Debt Agreement and Home Loans

It is a fact that if you are in an undischarged debt agreement you will not be able to qualify or be approved for a home loan.

There are people right now who are struggling with debt repayments but would really like to buy their own home.If you are in such a position, click here you may not wish to consider a debt consolidation agreement because of how this particular debt solution will impact your ability to borrow for a home.

While this is certainly a valid viewpoint, it is worth to consider the following before making a decision.

Bad Credit Limits Borrowing Options

Unfortunately not taking up a debt agreement does not offer one much protection from bad credit.

Generally speaking people who are considering a debt agreement are already struggling to maintain existing debt repayments.

Majority of debt agreement applicants have some bad credit due to the financial pressures they are experiencing.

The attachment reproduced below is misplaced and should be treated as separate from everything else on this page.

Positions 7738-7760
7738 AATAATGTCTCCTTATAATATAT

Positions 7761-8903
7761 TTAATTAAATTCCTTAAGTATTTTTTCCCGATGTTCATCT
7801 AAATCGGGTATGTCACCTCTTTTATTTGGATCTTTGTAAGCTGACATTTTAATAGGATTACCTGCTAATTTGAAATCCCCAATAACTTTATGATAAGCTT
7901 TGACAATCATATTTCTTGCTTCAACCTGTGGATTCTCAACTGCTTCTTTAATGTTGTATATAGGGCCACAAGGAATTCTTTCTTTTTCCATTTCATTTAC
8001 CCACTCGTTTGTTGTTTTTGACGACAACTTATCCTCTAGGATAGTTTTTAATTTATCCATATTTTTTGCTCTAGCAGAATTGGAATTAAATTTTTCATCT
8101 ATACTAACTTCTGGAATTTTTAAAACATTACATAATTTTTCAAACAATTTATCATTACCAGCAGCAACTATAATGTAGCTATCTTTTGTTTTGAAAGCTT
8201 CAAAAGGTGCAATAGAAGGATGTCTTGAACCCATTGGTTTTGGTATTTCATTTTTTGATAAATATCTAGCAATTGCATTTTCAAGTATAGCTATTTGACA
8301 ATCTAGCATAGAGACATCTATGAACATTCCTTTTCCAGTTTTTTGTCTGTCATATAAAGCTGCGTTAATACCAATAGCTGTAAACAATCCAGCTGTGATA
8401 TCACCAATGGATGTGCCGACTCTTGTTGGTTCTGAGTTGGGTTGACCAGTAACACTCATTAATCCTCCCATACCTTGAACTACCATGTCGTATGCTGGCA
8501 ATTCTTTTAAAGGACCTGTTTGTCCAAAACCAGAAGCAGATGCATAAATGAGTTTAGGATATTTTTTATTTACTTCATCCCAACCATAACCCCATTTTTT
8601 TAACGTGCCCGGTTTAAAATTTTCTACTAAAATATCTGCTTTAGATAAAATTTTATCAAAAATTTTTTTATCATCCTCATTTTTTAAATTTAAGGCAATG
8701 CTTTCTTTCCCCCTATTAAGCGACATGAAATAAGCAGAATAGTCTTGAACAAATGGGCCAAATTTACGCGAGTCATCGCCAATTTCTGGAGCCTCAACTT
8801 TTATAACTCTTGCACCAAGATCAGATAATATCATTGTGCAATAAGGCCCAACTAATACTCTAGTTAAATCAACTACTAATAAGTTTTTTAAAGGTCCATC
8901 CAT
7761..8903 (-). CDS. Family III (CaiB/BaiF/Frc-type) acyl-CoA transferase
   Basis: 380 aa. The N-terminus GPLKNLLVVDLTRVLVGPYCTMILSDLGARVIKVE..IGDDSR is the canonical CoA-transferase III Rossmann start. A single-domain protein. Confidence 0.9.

It is all very well to decide that the impact of a debt agreement on your ability to borrow is undesirable, but what protection can you put into place from falling behind with debt repayments and defaults being listed on your credit report. After all defaults will also preclude you from qualifying for a home loan with a traditional lender. Therefore sometimes in avoiding a debt agreement you are simply putting off the inevitable.

Discharged Borrowers can Qualify for a Mortgage

Borrowers who have been discharged from a debt agreement are able to qualify for a home loan from day one of discharge. However the required deposit is much larger than for clean credit borrowers. You would need to have a deposit of 15% -25% depending on postcode of property and your financials. Also traditional lenders will be unwilling to consider your application. However there are a number of non-conforming lenders who specialize in bad credit borrowers.

The Risk of Bankruptcy

Of course it is also worth noting that in trying to avoid a debt agreement you may be placing yourself at risk of bankruptcy proceedings brought against you by your creditors. Should that occur, the implication for the individual is more severe than the implication of a debt agreement.

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